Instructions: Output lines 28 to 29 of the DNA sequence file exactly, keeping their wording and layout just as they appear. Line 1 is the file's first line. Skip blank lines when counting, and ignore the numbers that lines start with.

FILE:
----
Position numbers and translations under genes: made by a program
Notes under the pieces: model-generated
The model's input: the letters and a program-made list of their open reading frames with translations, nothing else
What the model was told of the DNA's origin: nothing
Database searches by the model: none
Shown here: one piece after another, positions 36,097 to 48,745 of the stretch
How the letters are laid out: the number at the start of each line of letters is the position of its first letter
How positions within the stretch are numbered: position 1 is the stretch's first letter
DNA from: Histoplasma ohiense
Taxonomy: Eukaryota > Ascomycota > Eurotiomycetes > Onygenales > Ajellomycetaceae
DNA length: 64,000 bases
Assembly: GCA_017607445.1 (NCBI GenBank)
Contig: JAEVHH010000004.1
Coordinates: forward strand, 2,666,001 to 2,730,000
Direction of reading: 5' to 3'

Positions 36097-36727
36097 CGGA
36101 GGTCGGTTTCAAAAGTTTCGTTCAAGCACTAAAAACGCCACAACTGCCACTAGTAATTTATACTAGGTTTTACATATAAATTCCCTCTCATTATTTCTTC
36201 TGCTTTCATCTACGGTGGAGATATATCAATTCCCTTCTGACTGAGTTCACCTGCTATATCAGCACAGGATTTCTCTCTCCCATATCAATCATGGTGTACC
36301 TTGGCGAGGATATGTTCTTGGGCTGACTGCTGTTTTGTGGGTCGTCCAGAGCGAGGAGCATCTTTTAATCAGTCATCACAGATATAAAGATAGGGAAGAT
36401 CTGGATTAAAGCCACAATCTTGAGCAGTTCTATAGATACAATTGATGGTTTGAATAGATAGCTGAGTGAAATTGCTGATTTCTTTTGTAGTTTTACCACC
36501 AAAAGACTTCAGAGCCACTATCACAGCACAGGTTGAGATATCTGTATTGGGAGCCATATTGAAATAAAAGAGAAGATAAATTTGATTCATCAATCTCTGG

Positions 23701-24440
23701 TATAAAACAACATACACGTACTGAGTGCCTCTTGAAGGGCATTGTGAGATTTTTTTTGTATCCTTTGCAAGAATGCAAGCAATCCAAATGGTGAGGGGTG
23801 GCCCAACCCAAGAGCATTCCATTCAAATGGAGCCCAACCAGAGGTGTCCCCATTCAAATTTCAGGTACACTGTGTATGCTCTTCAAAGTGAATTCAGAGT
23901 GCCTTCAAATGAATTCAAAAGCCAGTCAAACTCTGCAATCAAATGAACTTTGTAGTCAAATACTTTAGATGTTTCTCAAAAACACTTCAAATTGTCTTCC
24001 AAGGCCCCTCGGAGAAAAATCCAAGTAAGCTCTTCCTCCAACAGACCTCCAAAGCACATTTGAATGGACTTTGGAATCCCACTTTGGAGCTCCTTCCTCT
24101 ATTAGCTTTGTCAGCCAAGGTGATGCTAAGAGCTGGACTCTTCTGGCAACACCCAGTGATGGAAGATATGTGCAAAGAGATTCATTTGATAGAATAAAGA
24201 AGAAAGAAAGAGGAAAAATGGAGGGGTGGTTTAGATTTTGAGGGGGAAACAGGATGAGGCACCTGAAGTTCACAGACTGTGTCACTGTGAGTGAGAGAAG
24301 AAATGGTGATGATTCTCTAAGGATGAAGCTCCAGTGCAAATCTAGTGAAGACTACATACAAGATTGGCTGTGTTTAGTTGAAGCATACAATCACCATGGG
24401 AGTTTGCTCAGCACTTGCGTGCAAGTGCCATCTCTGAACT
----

24101 ATTAGCTTTGTCAGCCAAGGTGATGCTAAGAGCTGGACTCTTCTGGCAACACCCAGTGATGGAAGATATGTGCAAAGAGATTCATTTGATAGAATAAAGA
24201 AGAAAGAAAGAGGAAAAATGGAGGGGTGGTTTAGATTTTGAGGGGGAAACAGGATGAGGCACCTGAAGTTCACAGACTGTGTCACTGTGAGTGAGAGAAG